By David Brough
* Pace of renovation of cane fields picking up - Jank
* Brazil needs to invest in new cane varieties, mechanisation
* More transparent gasoline pricing policy sought
Brazil's ethanol taxes should be cut to make biofuel more competitive with gasoline for the Brazilian motorist, cane industry leader Marcos Jank said on Thursday.
Jank, president and CEO of sugarcane industry association Unica, told Reuters the ethanol industry in Brazil faces low margins, which is discouraging new investments.
Unica wants to see improved incentives for Brazilian industry to produce ethanol so that margins can improve.
"The only way to do that is a lower rate of taxation of ethanol compared to gasoline," Jank said in an interview during a visit to London to take part in a FT conference on sustainable agriculture in Brazil.
Sugarcane in Brazil, the world's top sugar producer and exporter, can be allocated by mills to make either sugar or ethanol biofuel, depending on price.
Brazil's flex fuel vehicle fleet can be powered by gasoline or ethanol or a combination of both.
Ethanol is taxed at a higher level than gasoline in Brazil when measured in terms of ethanol's lower energy content per gallon, Jank said, adding that it is taxed both at the federal and state level. Ethanol taxes vary from state to state.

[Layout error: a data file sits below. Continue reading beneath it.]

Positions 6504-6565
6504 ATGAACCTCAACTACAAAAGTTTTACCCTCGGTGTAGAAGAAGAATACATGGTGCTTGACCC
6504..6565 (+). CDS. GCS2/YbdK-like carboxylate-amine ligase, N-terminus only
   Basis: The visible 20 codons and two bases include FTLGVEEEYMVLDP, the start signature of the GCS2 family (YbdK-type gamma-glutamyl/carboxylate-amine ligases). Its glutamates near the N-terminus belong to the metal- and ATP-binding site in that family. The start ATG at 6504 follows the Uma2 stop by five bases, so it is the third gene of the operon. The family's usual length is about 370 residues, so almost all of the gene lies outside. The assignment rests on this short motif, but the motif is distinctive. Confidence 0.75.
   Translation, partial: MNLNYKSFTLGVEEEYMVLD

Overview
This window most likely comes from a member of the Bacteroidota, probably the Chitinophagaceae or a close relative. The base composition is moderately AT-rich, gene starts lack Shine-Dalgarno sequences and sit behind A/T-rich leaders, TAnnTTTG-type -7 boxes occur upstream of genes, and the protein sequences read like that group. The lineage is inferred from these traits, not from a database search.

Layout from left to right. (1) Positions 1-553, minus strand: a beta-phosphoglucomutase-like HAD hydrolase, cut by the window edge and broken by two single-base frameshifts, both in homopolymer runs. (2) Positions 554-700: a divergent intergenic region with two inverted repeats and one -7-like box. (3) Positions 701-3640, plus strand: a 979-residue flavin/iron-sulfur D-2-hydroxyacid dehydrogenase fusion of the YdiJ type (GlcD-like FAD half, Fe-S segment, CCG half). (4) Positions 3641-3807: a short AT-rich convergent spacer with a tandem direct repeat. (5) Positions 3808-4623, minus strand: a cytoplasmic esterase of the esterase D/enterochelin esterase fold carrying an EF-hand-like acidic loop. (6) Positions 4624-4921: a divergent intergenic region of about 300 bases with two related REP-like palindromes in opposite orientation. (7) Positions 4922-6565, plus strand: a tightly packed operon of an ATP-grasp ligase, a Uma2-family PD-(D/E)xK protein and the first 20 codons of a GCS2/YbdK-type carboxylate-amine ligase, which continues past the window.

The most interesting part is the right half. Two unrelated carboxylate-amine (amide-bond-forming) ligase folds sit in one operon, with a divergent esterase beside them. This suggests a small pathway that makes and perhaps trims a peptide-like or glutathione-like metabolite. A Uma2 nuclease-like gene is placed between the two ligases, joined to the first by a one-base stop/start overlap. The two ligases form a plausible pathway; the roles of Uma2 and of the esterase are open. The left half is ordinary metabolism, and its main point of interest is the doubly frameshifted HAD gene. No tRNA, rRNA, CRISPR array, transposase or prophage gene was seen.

Unica wants cuts in federal ethanol taxes in order to make ethanol more competitive with gasoline in Brazil.
"Ethanol has lost competitiveness to gasoline, and there is an economic equation that needs to be solved," he said.
"If we solve that, investments will come. We need new investments. We need new plants."
Jank said he did not expect Brazilian authorities to change the fixed domestic gasoline price any time soon but he wanted to see greater transparency in the setting of gasoline prices in the medium and longer terms, perhaps by using a formula linked to the oil price.
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A poor cane crop in Brazil in the 2011/12 season, due to a combination of ageing cane plants and adverse weather, meant that mills had not been able to crush cane at full capacity.
Jank said the cane industry needed to make investments in areas such more productive cane varieties and increased mechanisation to reduce the cost of producing sugar.
Brazilian sugar and ethanol production costs have risen due to rising land and labour costs as the economy has boomed and the real currency has been strong.
Jank did not give an estimate for Brazilian costs of sugar production, which varied from mill to mill, but said the higher costs had been a factor in driving up global sugar prices.
He declined to forecast 2012-2013 cane production in the centre-south of Brazil, the main cane growing region, which has suffered from prolonged dry weather, saying it was still too early to give accurate predictions.
Several industry analysts have said the centre-south is expected to produce more in 2012/13 than the roughly 490 million tonnes seen in 2011/12.
Market talk that production in 2012/13 could be less than expected contributed to a rally in raw sugar prices to three-week highs earlier this month.
Jank said renovation of cane fields was picking up in Brazil, auguring for higher production in future.
"The pace of renewal of cane has come back to more regular levels," he said.